Road trip time! You've got your planning sorted out. You've decided on a destination, planned your route, made all other preparations, and now it's time to pack up and roll out. It's crucial to pack your stuff efficiently to transport it safely and be able to ride for hundreds of carefree miles. You definitely don't want a piece of luggage or any other item you're carrying coming loose and flying off on the highway. It's bad enough to merely lose or damage something, but beyond that, your stuff coming loose or coming apart at the seams can pose a danger to you, the operation of your bike, or other drivers or motorcyclists on the road. So let's get to it and say goodbye to the days of sketchy packing with these five handy tips.

Have the right luggage

Your luggage options will vary depending on the type of motorcycle you ride. Heck, if you're on a touring bike, you probably even have some factory saddlebags on it. Whatever your situation is, make sure you're set up with some good motorcycle-specific luggage. While you could strap a bunch of conventional luggage and other bags to your bike, motorcycle-specific luggage is going to be designed to attach to your motorcycle more easily (and in most cases, includes the hardware, straps, etc. needed to do so) and withstand the rigors of the road in ways that conventional luggage isn't. To see some of the options out there, be sure to check out our Commuter, Weekender, Road Tripper - Motorcycle Luggage Buyers Guide article.

A place for everything, and everything in it's place

There are some strategies you can adopt to make loading your luggage, as well as positioning it on your motorcycle, more space-efficient, safe, and secure.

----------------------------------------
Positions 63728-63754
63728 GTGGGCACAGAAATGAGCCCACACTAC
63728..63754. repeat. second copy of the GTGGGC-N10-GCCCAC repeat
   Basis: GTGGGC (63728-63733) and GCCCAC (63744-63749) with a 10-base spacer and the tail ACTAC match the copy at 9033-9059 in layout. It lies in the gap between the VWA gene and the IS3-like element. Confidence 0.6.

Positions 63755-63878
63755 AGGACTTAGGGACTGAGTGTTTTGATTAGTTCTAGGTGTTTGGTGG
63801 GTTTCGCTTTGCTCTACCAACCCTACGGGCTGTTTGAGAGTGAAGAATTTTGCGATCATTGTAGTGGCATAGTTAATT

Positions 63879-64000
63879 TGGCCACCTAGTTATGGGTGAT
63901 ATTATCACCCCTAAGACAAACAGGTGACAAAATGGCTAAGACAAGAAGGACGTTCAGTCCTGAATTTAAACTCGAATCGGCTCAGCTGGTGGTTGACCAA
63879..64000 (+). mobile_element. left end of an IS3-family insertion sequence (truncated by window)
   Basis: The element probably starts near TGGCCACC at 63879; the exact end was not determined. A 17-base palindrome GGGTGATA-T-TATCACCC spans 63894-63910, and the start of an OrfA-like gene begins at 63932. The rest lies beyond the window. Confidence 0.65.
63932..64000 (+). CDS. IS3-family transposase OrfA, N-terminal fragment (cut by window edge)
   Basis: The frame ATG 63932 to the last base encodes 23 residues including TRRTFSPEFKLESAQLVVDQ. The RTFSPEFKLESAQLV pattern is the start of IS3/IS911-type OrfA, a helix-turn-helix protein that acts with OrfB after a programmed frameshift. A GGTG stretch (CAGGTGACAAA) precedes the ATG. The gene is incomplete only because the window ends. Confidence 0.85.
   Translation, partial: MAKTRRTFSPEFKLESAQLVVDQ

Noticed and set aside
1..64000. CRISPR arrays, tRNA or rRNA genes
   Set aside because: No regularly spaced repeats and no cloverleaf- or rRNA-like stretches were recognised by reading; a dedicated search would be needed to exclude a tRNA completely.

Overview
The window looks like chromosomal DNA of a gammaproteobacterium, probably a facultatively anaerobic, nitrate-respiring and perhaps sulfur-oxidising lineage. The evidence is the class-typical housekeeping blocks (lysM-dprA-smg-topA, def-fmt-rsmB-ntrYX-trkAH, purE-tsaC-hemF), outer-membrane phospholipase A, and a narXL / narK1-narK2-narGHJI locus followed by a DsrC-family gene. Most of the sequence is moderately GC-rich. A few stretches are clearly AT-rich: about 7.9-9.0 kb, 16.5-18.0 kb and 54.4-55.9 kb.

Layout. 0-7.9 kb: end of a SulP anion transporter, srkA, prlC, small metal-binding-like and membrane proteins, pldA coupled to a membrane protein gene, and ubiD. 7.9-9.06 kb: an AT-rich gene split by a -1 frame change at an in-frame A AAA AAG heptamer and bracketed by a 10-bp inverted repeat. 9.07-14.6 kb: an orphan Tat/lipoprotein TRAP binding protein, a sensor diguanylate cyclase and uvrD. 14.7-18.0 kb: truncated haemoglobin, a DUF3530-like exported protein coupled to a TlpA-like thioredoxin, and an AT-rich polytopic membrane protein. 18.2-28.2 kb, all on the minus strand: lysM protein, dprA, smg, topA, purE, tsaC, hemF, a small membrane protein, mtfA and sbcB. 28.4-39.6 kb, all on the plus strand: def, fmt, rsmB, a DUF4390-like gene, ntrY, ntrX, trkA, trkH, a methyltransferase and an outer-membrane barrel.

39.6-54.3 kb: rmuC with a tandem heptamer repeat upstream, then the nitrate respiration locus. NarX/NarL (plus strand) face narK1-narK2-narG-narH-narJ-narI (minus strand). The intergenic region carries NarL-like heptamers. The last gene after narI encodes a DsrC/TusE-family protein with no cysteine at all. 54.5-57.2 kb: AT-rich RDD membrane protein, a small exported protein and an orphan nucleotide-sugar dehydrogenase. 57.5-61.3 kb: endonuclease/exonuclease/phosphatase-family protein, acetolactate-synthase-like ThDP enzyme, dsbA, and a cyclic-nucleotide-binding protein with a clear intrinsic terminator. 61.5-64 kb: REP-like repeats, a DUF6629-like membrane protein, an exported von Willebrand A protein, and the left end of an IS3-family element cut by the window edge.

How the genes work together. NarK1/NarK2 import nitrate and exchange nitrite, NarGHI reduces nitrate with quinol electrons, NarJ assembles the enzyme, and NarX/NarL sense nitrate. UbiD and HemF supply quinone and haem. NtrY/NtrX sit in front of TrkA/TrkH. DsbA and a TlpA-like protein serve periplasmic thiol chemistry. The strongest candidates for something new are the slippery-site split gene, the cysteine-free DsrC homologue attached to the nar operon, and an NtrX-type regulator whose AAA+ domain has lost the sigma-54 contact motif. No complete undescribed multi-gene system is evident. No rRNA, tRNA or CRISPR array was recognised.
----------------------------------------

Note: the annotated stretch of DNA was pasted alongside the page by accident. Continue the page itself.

First, pack the heavier items at the bottom of your bags. This will lower the center of gravity, which will give your bags more stability to keep them from shifting around (especially if you're using soft bags), and will help prevent settling and shifting of the items in your bags, as well as keep the larger heavier items from crushing smaller, more fragile items.

Second, if you have more than one piece of luggage, evenly distribute the weight of the items you're packing throughout them. If you have one saddlebag packed with 50 lbs. and the other nearly empty, it will shift the center of gravity and balance point of your bike to one side, which would be detrimental to your bike's handling and stability.

Third, pack and position your luggage in such a way as to place the heaviest bags and items as low and close to your bike's center of gravity as possible. Centralizing mass will keep the added load from upsetting your suspension and handling.

Don't overload

Know the limits, in terms of both the size and weight capacity, of your luggage and motorcycle. Excessive size or weight will over-stress the luggage (brackets, tie downs, seams, etc.), which could cause your luggage to fail, which would be catastrophic. Know your motorcycle's GVWR (gross vehicle weight rating), and keep your total load (including yourself and any passenger) under that. Excessive weight for your motorcycle at worst could potentially damage components, but at the very least, can over-compress your suspension and result in poor handling.

Do as I say, not as I do?

Rack and roll

Most motorcycles can be outfitted with some sort of luggage rack, and it's a great addition to have. A rack will give you a secure and stable platform to attach things to, as well as increase your bike's carrying capacity.

Tie it up

When you need to strap down some odds and ends, or need some extra stability for your soft bags, some straps are in order. The bungee cords of old are out. Adjustable straps like those from ROK Straps or Biltwell are the way to go. You'll have way more versatility than you would with non-adjustable bungee cords and won't have to worry about hooks that can scratch your paint. A cargo net is also a great addition to easily carry bulkier items, like an extra helmet, a watermelon or Patrick's head.